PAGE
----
Other point-of-care systems use dry hematology technology, which operate without bulky and costly reagent packs. Even small analyzers using this technology can give a white cell differential including granulocytes, lymphocytes and monocytes, as well as HCT, Hb, MCHC and platelet count.
Sysmex has a small hematology analyzer designed specifically for the point-of-care environment, which offers 19 reportable parameters including a 3-part differential.
Figure 11. pocHi 100 Hematology Analyzer, Sysmex
Horiba also offers a small, compact analyzer which can be used in hospital settings such as the ED and ITU, or in the laboratory, and gives a 3-part differential as well as RBC and PLT parameters which include a PDW, PCT and RDW.
Figure 12. ABX Micros ES 60, Horiba
There are numerous analyzers on the market that can automate slide preparation and staining, and several instruments that are capable of actually reviewing the slides themselves.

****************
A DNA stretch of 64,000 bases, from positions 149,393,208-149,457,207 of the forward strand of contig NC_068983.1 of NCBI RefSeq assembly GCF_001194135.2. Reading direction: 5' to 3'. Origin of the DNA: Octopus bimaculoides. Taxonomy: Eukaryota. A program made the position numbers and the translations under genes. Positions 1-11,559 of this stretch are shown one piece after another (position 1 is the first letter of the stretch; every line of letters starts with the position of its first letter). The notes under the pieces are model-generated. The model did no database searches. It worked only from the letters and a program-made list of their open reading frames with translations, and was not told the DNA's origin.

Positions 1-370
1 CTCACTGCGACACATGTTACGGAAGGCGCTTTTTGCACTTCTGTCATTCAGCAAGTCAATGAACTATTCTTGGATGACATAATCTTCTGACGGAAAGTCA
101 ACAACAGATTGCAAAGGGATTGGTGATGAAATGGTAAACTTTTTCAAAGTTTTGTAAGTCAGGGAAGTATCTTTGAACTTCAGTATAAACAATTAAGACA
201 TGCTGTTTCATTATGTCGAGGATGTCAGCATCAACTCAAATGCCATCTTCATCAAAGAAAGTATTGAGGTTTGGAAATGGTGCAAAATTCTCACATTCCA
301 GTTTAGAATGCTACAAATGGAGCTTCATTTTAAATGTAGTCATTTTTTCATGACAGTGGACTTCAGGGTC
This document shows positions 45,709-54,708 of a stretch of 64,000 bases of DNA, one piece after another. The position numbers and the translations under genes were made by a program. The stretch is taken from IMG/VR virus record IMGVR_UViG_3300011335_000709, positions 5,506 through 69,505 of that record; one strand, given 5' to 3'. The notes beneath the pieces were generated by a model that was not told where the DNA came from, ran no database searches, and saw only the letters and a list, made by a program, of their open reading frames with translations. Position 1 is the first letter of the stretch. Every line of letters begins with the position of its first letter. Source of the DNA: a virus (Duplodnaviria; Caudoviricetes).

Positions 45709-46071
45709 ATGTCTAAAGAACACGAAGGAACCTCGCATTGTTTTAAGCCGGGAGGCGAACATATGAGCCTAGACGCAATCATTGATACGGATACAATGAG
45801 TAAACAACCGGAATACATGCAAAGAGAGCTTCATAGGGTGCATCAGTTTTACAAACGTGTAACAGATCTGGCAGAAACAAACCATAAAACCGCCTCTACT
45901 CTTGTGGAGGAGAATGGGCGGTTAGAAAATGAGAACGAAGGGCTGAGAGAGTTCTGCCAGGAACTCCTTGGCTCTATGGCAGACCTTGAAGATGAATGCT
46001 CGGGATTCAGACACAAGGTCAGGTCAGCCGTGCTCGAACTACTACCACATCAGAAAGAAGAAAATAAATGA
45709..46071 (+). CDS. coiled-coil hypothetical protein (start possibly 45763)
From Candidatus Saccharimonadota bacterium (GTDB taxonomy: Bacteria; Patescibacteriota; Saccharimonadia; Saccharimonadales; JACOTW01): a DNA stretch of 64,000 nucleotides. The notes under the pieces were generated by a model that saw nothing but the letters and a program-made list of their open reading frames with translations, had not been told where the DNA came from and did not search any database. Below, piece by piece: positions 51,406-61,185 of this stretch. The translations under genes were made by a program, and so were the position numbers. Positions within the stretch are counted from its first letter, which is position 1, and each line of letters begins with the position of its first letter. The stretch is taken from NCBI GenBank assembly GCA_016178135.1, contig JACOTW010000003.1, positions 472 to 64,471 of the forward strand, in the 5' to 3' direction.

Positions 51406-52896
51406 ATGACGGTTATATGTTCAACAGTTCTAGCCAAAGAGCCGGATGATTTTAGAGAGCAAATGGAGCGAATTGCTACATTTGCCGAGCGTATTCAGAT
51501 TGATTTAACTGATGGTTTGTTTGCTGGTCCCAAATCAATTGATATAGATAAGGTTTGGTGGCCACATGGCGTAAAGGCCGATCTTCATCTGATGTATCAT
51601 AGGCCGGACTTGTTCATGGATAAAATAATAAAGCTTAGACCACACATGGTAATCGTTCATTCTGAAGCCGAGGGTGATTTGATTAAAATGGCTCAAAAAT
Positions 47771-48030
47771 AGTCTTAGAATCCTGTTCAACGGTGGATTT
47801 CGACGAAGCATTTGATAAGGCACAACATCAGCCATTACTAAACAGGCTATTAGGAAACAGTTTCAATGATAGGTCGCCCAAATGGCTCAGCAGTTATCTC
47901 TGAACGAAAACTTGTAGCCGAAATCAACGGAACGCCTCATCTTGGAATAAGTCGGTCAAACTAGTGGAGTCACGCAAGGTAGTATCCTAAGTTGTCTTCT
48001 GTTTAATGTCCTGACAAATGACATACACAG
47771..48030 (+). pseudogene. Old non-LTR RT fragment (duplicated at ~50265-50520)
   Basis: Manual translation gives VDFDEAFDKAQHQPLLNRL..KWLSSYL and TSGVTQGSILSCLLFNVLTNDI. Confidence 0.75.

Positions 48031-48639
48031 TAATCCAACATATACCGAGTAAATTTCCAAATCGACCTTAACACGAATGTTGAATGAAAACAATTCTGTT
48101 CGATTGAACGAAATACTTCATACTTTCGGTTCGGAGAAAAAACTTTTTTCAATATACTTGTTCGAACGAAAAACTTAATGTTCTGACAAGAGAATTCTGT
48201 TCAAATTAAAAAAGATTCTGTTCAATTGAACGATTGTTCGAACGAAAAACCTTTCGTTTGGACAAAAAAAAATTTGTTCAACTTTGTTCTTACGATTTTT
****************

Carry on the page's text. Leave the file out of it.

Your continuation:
Slide maker strainers are usually sold as part of a hematology solution. Beckman Coulter, Sysmex, Abbott, Horiba and Siemens all offer these analyzers which can either be used alongside their hematology analyzers, or as stand-alone solutions.
Advances in digital imaging mean that it is now possible to automate the review of blood smears. These instruments review slides at low power, then classify the white blood cells. In some cases, they can also review red cell characteristics and platelet counts. Images of the cells are taken digitally and presented for review. These systems require a trained technician to review and approve the pre-classifications. The images are then stored digitally.